Notes: Descriptors Are Not Always What They Seem

Notes: Descriptors Are Not Always What They Seem

Descriptors seem to be very precise, but that is not always true in the manner one might expect. The descriptor Centralization is used in records that describe both Centralization and Decentralization. In part this is done to reduced them number of descriptors (if all words are descriptors, no words are descriptors) but also because the two terns describes the same process and measure.

Descriptors are definitely not value judgments. Descriptors are just tags to facilitate retrieval. So the descriptor Dissidents simply means an opposition activist of any kind: Many are simply protesters. By the standards of any given researcher, some are good and some are bad. A different researcher may have the opposite perspective. This explains why some Dissidents seem, to you, to be dreadful people with awful opinions.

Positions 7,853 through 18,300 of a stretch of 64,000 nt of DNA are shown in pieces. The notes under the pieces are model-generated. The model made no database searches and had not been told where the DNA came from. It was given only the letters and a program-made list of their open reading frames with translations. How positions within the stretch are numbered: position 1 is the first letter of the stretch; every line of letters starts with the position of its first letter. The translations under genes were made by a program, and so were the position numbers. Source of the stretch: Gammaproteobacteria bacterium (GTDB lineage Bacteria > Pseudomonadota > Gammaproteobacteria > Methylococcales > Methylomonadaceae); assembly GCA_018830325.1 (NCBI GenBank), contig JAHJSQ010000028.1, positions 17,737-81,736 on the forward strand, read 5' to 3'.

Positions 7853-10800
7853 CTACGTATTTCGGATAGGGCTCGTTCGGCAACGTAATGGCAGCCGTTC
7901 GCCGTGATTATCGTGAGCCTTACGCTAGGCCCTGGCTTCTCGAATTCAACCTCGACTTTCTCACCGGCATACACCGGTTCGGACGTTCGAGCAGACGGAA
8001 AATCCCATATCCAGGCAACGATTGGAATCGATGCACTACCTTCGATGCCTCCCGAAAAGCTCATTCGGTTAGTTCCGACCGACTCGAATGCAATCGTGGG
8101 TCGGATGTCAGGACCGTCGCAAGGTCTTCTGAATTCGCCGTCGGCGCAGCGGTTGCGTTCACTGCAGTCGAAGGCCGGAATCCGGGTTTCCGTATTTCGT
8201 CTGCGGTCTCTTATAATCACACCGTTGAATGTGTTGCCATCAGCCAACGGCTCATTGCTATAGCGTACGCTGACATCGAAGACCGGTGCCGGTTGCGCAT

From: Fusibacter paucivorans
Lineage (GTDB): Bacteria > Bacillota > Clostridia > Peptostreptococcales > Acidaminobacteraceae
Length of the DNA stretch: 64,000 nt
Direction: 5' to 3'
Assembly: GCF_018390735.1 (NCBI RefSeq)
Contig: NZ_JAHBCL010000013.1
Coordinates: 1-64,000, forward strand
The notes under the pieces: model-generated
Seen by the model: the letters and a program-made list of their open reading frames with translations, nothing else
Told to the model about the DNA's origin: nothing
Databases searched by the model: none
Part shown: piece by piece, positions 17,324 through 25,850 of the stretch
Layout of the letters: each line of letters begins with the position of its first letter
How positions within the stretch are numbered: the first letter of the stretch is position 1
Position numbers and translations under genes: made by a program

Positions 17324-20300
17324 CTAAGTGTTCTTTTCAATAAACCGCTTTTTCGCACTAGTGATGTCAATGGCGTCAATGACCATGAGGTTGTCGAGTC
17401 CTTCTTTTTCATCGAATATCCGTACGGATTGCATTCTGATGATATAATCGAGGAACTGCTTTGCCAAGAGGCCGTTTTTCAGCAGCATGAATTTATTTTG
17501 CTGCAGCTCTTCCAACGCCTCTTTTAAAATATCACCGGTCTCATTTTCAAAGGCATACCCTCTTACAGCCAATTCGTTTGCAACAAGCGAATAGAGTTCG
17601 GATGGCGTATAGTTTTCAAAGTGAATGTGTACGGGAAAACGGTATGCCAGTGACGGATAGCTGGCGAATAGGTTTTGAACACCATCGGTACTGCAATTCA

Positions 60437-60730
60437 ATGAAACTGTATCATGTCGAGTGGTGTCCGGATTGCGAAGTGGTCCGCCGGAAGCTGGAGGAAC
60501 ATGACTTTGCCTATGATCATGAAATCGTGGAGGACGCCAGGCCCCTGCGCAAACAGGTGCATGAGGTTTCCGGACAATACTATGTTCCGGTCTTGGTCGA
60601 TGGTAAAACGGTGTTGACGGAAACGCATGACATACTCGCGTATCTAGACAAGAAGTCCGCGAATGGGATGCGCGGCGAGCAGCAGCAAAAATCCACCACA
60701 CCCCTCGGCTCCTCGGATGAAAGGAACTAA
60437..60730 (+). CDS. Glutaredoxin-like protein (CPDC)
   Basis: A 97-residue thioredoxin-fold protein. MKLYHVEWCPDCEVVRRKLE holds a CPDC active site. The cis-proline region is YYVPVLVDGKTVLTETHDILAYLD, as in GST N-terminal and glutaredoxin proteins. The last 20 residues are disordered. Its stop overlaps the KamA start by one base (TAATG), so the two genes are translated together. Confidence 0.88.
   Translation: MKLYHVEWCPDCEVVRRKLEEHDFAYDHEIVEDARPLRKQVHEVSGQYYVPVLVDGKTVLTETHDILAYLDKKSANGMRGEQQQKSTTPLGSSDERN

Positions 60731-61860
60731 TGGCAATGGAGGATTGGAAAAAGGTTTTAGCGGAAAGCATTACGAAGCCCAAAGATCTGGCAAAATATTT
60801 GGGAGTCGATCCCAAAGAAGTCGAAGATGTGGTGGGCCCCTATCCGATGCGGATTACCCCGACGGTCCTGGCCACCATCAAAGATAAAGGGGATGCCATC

Similarly, Refugees are simply people called or considered Refugees, since, almost none of the millions of Refugees who have entered Europe in the last few years are Refugees in Europe under international law (1951 Refugee Convention specifies that people are refugees are only refugees in the first country they enter, not the second or the fifth), they are simply migrants considered by someone as Refugees. However, it would be very unhelpful to descriptor records based on a specialist conception of the term, rather that the manner in which it is actually used.

Sometimes, a descriptor implies its opposition. The descriptor Corruption is applied both to people or processes that are corrupt, as well as those falsely accused of corruption. To restrict the term only to the corrupt or those accused of corruption would mean that people would be descriptored with Corruption when accused, but not when exonerated.

However, not all descriptors imply their opposite: The descriptor Women does not imply Men.